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Associations between polymorphisms within the thymidylate synthase gene and spina bifida.

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  • 1Institute of Biosciences and Technology, Texas A&M University System Health Science Center, Houston, Texas 77030, USA.

Abstract

BACKGROUND:

Polymorphisms within the thymidylate synthase (TS) gene that influence enzyme activity may affect plasma folate levels and, indirectly, plasma homocysteine concentrations. We investigated whether TS polymorphisms contribute to spina bifida (SB) risk, given that a reduction in the risk of SB has been linked to folate metabolism.

METHODS:

Genomic DNA was extracted from newborn-screening blood spots obtained from case infants with SB, and randomly selected, nonmalformed control infants. Genotype frequencies of two polymorphisms in the TS gene-a 28-bp tandem repeat in the promoter enhancer region (TSER) and a 6-bp deletion in the 3'UTR-were determined by polymerase chain reaction (PCR) and restriction fragment length polymorphism (RFLP) methods. Additionally, all seven exons of the TS gene were sequenced to identify variations within the coding region of the gene.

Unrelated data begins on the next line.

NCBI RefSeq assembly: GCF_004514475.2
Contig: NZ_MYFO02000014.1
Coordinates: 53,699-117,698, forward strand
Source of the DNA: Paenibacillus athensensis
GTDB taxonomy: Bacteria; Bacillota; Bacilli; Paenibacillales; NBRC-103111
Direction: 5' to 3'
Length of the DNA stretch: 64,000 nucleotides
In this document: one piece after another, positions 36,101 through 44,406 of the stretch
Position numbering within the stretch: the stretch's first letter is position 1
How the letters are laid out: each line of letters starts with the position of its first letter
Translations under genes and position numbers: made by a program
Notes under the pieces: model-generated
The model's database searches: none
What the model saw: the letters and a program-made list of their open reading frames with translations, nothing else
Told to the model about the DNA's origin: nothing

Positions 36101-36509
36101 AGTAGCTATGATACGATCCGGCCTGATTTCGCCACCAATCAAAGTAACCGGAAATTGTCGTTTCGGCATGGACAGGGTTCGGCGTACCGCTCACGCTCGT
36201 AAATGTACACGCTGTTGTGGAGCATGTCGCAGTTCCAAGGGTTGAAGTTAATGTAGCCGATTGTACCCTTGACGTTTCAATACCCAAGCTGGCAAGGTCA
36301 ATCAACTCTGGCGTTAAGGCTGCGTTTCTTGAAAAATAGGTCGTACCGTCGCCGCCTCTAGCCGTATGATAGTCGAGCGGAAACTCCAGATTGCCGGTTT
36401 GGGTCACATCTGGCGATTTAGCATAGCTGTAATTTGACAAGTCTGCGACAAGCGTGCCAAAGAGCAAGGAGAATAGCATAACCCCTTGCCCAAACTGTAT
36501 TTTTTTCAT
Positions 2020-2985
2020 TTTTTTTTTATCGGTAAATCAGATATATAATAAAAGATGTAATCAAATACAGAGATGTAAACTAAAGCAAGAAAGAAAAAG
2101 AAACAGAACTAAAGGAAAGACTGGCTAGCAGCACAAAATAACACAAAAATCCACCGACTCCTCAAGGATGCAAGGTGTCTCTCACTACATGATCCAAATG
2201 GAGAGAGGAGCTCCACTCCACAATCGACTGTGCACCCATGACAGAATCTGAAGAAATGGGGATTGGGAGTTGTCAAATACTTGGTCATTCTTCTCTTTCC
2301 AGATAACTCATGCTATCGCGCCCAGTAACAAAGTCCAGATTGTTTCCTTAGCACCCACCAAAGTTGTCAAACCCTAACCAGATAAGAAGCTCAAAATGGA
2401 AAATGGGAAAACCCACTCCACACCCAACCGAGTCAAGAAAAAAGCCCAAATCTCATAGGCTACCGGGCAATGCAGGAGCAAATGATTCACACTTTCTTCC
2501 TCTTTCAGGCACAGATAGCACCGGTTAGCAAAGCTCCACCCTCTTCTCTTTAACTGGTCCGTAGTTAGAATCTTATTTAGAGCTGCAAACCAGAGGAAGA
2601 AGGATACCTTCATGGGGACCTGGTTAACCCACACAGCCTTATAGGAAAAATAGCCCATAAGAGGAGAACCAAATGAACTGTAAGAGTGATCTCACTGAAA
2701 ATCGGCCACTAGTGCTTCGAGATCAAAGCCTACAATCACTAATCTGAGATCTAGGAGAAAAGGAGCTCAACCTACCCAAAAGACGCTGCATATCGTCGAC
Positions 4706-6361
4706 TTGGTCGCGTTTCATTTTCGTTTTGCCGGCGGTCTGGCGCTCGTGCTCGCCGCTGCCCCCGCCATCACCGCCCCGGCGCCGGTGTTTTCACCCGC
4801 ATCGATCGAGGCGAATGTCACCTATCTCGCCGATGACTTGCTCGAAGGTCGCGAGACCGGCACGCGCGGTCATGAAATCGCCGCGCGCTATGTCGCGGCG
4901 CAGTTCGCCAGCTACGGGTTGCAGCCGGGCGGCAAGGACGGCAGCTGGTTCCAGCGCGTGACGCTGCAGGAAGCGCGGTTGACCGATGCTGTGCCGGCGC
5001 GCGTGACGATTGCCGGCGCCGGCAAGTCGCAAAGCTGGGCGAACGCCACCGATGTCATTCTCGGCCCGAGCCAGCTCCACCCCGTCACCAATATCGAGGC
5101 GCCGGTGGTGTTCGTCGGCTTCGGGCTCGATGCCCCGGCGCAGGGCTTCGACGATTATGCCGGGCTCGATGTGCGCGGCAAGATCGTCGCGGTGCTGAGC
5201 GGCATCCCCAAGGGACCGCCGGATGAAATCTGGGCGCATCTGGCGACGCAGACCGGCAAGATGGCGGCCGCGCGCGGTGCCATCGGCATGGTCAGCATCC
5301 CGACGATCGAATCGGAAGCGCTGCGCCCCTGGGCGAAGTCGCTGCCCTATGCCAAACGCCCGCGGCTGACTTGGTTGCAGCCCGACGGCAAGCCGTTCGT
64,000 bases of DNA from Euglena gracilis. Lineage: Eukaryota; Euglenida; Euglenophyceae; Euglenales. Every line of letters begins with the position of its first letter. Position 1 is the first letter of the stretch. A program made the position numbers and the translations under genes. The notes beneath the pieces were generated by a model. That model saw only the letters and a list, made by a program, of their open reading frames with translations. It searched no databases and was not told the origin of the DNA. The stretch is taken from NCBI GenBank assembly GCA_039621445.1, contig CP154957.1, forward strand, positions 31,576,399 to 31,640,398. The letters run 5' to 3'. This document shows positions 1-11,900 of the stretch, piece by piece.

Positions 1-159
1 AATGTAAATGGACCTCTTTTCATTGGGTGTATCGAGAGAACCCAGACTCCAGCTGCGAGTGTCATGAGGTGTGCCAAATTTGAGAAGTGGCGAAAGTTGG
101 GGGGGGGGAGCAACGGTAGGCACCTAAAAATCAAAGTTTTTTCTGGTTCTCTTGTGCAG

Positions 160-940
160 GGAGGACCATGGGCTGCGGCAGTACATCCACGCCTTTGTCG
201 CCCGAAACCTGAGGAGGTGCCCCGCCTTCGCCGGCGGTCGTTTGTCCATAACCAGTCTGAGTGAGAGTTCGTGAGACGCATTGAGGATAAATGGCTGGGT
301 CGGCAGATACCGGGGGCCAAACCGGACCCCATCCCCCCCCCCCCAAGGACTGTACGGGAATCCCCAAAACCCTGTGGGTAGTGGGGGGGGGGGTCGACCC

RESULTS:

We found that the TSER 2/2 homozygous genotype was associated with a slightly increased risk for SB infants (odds ratio [OR] = 1.4 [0.8-2.4], p = 0.1). When the cohort was divided into separate ethnic groups, this risk increased by 4-fold with the TSER 2/2 homozygous genotype (OR = 4.0 [1.8-8.8], p = 0.001), and by 3-fold with the 3'UTR +/+ homozygous genotype (OR = 3.6 [1.3-10.1], p = 0.02) in non-Hispanic white cases. The combined TSER,3'UTR (2/2,+/+) genotype showed a more than 4-fold increased risk for SB within this specific ethnic group (OR = 4.7 [1.1-19.8], p = 0.04).

CONCLUSIONS:

This study is the first to evaluate how TS polymorphisms contribute to the risk of SB. The current findings indicate that polymorphisms in the untranslated regions of the TS gene are associated with 4-fold or more increased risks of SB in non-Hispanic whites, but not in Hispanic whites, African-Americans, or Asian-Americans.

Copyright 2003 Wiley-Liss, Inc.

PMID:
14745930
[PubMed - indexed for MEDLINE]
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